RFID Pays Its Dues
the Editorial Team | Date:
Jumping Through Hoops
RFID is very convenient but not very secure, cautioned Phil Scarfo, Senior VP of Worldwide Sales and Marketing, Lumidigm. “We now see health care applications where drugs and medications can be tagged with RFID, and access can be enabled and/or monitored with biometrics. Imagine the value proposition of being able to add the ‘who' on top of all of the other elements that are known about these assets.”
In terms of differentiation, the only obvious differences lie in the software interface and look and feel of the products, Lim said. “These, sometimes, are not obvious to end users; we often find out, after extensive testing, that performance varies drastically. With RFID, there is no easy way to test the integration, especially when a proprietary or outdated technology is in place.”
Required technicals kills include understanding of wireless communications and networks, as these products almost always are “collectors” of information and need to send that back to a central place. “Ability to exhaustively test combinations of identity credentials and modals of biometrics is essential,” said Brian Skiba, President of MaxID.
“We're seeing more integrated solutions that tie in with back-office enterprise resource planning solutions,” Rodgers said. “There's a strong push for tighter integration between RFID and physical access systems. There are also packaged solutions that include tags, readers and back-end tracking options.”
The future lies in “total” management, be it home or building automation, said Steve Wang, Assistant VP of Microprogram. “It'd be better to be IT-savvy in order to handle RFID-associated projects properly. There have been talks among certain MNCs about forming an alliance, providing a platform where product guidelines and standards can be dictated. For now, however, no concrete plans have been laid out, and there's still no global standardization for the integration, use and frequency of RFID.”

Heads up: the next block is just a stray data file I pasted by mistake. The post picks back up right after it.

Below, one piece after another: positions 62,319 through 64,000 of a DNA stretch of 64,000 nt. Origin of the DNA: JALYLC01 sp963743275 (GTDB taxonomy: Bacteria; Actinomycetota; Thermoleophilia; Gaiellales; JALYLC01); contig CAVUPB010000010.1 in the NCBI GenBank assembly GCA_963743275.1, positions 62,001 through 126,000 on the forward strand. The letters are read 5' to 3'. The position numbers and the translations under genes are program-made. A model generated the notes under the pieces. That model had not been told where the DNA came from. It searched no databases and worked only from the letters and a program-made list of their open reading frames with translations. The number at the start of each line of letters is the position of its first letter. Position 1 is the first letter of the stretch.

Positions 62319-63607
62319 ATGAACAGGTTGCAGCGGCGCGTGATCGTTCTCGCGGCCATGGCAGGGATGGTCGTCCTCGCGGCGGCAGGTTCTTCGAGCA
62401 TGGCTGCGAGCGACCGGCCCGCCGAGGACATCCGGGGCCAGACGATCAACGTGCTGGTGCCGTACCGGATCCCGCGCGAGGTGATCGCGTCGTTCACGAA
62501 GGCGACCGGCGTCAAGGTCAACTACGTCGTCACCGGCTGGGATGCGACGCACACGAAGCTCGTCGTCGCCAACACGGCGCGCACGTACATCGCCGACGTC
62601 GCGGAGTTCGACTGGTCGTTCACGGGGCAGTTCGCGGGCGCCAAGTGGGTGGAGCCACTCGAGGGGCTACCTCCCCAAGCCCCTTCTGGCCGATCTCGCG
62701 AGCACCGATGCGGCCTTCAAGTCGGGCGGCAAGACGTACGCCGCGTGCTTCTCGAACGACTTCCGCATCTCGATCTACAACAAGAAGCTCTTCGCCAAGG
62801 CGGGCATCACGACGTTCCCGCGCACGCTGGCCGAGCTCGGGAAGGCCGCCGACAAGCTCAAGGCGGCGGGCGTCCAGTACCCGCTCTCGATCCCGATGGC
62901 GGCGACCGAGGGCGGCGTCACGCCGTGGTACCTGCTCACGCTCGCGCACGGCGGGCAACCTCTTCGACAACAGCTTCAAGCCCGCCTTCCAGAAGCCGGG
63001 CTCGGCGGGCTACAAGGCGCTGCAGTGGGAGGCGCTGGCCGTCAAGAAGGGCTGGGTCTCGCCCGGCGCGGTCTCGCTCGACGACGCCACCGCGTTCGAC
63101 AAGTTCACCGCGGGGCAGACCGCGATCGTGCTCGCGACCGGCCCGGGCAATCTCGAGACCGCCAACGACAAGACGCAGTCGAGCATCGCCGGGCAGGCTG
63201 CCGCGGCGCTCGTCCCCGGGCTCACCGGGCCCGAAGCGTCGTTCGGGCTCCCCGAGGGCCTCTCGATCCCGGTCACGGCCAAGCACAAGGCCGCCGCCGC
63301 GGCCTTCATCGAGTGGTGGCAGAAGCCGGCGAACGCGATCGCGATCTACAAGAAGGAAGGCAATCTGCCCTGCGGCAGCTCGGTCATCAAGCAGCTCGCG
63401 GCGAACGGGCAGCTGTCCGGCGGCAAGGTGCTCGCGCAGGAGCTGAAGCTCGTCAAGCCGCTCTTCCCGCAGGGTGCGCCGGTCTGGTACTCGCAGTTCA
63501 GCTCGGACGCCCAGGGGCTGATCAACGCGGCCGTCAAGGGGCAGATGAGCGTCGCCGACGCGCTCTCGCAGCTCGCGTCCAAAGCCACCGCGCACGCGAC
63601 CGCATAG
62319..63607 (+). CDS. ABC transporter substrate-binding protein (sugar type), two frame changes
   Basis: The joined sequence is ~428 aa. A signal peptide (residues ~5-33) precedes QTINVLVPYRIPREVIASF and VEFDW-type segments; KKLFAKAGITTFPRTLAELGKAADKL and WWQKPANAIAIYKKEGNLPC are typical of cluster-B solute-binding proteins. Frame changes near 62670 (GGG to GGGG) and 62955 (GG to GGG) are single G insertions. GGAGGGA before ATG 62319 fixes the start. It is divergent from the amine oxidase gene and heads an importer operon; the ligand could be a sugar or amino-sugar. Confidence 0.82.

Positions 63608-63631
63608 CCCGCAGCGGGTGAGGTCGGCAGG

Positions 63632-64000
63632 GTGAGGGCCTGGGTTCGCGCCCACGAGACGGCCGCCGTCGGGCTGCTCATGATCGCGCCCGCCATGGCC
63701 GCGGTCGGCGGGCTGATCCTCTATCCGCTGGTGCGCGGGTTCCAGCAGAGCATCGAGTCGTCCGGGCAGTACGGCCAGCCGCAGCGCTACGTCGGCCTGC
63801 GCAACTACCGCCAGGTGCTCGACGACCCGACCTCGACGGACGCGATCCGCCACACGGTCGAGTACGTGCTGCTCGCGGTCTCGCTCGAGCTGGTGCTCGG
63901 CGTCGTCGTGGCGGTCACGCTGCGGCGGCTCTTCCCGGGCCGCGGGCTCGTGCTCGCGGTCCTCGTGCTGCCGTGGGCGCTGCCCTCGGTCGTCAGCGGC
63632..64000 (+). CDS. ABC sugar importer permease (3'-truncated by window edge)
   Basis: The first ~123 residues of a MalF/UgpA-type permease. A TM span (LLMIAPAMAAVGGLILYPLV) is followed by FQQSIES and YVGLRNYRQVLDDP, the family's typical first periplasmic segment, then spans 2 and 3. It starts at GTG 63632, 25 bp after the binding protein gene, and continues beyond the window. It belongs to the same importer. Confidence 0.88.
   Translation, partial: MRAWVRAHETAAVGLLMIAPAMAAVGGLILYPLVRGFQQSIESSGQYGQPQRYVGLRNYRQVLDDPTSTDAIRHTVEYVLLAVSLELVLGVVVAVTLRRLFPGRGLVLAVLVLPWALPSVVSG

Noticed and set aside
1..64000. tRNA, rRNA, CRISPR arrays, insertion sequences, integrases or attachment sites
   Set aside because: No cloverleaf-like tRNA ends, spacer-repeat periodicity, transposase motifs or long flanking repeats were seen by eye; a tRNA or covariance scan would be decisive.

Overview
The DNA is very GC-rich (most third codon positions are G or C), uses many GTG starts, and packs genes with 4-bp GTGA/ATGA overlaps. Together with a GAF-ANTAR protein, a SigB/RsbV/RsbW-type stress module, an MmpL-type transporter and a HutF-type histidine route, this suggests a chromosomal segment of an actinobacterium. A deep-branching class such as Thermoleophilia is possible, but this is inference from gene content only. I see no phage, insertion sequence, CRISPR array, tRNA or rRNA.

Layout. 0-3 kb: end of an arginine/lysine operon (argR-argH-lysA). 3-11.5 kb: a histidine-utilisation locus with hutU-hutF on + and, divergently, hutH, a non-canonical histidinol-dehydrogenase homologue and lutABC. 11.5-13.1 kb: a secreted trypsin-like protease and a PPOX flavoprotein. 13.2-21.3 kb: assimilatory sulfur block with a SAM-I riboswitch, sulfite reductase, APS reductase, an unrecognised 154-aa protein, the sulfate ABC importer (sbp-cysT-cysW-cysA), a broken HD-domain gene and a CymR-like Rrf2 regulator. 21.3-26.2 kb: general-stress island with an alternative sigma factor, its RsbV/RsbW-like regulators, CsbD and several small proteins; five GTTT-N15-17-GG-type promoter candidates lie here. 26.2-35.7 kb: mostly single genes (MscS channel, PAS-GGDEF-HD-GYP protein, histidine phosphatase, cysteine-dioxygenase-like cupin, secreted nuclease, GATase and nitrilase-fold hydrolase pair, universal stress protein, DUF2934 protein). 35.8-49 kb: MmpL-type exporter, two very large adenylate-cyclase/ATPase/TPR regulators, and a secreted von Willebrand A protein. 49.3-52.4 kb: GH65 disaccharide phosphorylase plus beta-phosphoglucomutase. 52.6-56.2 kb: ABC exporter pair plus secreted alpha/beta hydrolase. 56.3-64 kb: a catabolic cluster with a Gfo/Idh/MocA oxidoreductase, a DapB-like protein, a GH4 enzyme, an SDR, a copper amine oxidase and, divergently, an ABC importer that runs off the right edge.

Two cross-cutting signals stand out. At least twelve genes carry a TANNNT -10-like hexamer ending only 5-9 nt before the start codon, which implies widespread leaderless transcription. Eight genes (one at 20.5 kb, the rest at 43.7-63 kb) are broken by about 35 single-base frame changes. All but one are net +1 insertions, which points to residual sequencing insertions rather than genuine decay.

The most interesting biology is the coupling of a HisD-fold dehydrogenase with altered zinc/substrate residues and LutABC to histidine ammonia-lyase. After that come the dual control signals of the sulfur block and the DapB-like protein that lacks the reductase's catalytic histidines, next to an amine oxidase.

RFID is already widely used for asset tracking, data collection and access control, the last of which covers both physical and IT domains. Aside from these, RFID is used in e-payment, containment of e-biodata and e-passports, Lim said. “None of these are new, but the technology has progressed drastically, especially with RFID encryption, to prevent crimes such as identity theft, data phishing and more.”
There are some interesting applications beyond access control, Cullis said. One is in waste management. “RFID-enabled processes eliminate the need for manual data entry, providing more accurate billing for commercial customers and better monitoring of subcontractors,” Cullis said. Another interesting application has been realized in the brewing industry, where companies can cut costs and increase competitive advantage by improving supply chain visibility through better asset tracking and lowered theft and misappropriation.
Product Adopted:Wireless Transmission